Center for Biological Diversity

Protecting endangered species and wild places through
science, policy, education, and environmental law.

Monday, September 16, 2002

Livestock Off 500K Acres for Fall to Protect Tortoise & Other Wildlife, BLM Under Court Order
Despite Drought and Clear Legal Obligation, Problems Remain with BLM Enforcement

Contact: Daniel Patterson, Desert Ecologist, Center for Biological Diversity 909.659.6053 x 306
Karen Schambach, California Coordinator, PEER 530.333.1106
Elden Hughes, Chair, Sierra Club California/Nevada Desert Committee 562.941.5306
Linda Hansen, Manager, BLM California Desert District 909.697.5214 or 909.697.5207

MOJAVE DESERT, CA For the third time, eight public lands livestock grazing permittees must move their cattle on drought-stricken public lands to protect the threatened desert tortoise. Under the terms of the California Desert Conservation Area (CDCA) court order, Interior Secretary Gale Norton and her Bureau of Land Management (BLM) must ensure cattle do not graze on nearly half a million acres of public lands from Sept. 7 Nov. 7.

"Livestock are very damaging to California's deserts, which did not evolve with large grazing animals. Cattle are especially devastating during extreme droughts like we are now seeing, trampling and eating everything in sight and starving the native wildlife." says Daniel R. Patterson, Desert Ecologist with the Center in Idyllwild, who formerly worked with BLM in the Mojave Desert. "The agreement provides moderate relief for wildlife in fall and spring, but BLM should have ordered livestock removed from all desert public lands long ago." He reasons, "Seasonally moving cattle so tortoises can eat and mate is not a lot to require of permittees who are using the public lands for private gain."

BLM's lack of enforcement of the tortoise conservation measure remains a problem. This spring the agency witnessed cattle illegally grazing in closed areas on public lands at least seventeen times on six allotments in the Barstow, Ridgecrest and Palm Springs areas, but failed to follow up with required enforcement actions such as fines, extension of the grazing restrictions, herd size reductions, impoundment of cattle and possible cancellation of ranchers' public lands grazing privileges. Conservationists consider this lax approach a violation of the court order governing desert grazing, and vow to seek contempt charges against BLM managers if violations are ignored again.

"So far, BLM has monitored for trespass cattle, but not enforced the court order when violations were seen." said Elden Hughes, longtime desert protection champion with the Sierra Club. "We hope BLM's new Desert District Manager Linda Hansen will follow up when violations are observed." He adds, "The Mojave tortoise is on the edge of extinction. Grazing regulations are a victory, but the tortoise will need many victories to recover."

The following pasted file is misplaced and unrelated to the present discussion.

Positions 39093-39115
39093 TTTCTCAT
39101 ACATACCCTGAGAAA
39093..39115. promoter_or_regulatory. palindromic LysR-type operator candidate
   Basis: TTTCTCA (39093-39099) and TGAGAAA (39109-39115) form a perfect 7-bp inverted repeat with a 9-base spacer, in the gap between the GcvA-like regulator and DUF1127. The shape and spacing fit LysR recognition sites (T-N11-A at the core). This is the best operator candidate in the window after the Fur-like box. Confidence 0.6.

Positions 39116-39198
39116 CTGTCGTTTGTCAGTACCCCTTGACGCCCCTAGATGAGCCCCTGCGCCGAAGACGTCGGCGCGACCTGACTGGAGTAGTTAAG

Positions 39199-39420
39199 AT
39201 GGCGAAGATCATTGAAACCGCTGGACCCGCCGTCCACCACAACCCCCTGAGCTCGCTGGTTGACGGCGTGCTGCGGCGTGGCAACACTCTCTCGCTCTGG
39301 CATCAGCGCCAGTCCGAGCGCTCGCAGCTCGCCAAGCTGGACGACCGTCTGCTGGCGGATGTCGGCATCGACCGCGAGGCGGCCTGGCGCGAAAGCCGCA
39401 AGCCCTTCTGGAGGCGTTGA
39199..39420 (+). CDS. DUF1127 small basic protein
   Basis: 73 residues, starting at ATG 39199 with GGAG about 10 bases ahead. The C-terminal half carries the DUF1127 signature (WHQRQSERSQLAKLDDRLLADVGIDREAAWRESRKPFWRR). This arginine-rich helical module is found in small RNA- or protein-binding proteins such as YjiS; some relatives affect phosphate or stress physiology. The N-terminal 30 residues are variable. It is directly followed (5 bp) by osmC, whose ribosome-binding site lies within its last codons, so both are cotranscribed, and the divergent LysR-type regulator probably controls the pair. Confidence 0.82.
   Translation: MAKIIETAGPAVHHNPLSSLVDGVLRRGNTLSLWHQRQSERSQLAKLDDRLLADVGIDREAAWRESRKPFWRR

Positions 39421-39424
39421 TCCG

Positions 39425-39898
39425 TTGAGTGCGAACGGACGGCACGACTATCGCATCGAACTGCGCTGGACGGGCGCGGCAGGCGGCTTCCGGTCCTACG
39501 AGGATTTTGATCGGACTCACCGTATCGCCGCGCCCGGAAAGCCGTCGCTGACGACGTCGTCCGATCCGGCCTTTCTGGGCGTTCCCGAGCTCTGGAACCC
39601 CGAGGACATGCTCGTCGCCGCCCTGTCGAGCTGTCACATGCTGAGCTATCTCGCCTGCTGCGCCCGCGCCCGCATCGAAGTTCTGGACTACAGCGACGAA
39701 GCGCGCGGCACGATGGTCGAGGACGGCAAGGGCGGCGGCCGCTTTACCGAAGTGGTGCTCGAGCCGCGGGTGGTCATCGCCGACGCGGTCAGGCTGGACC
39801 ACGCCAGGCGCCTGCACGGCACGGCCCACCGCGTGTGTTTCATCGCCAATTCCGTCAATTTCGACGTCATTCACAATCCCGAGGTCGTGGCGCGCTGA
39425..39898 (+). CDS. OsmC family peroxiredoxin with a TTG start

Last summer, after two weeks of hearings in Barstow, U.S. Interior Dept. Judge Harvey C. Sweitzer - acting with Secretarial level authority - upheld BLM's science-based arguments for endangered species protection and recovery, by seasonally limiting damaging livestock grazing on nearly 500,000 acres of fragile public lands habitat within the 11.5 million acres administered by BLM in the CDCA. Since agreeing to and arguing for the livestock restrictions, BLM has inexplicably issued plans that favor the eight ranchers by proposing to dump protections. To protect the tortoise, conservationists are challenging the Bush Administration's roll back attempts.

"All the tortoises currently in the allotments at issue could probably be more environmentally accommodated on the President's Texas ranch than on a parched desert where these ancient reptiles already struggle daily for survival," said Karen Schambach, California Coordinator for Public Employees for Environmental Responsibility. "They can't and shouldn't have to compete with animals that have mobility and appetites of cattle."

The carefully negotiated CDCA grazing settlement partially implements the U.S. Fish & Wildlife Service's 1994 Desert Tortoise Recovery Plan recommendations for livestock reduction and removal from critical habitat. It is scientifically shown that livestock mow down spring and fall annual plants essential to tortoise health and reproduction. The hoofed livestock also trample tortoises and their burrows, killing tortoises or wrecking their homes. The CDCA settlement was negotiated to aid desert tortoise recovery by preventing grazing on 285,381 acres of critical and 213,281 acres of essential tortoise habitat during the biologically critical spring and fall seasons. The agency further agreed to prohibit grazing year-round on an additional 11,079 acres of active allotments.

"The seasonal closures are a step in the right direction to protect tortoises," said Dr. Michael Connor, Executive Director of the Desert Tortoise Preserve Committee in Riverside. "But BLM should be implementing the 1994 tortoise recovery plan they signed to remove all livestock year-round from critical habitat."

Conservation groups and BLM will undertake separate on-the-ground monitoring efforts now - Nov. 7.

For more on public lands ranching and a comprehensive new book on the topic, please see:


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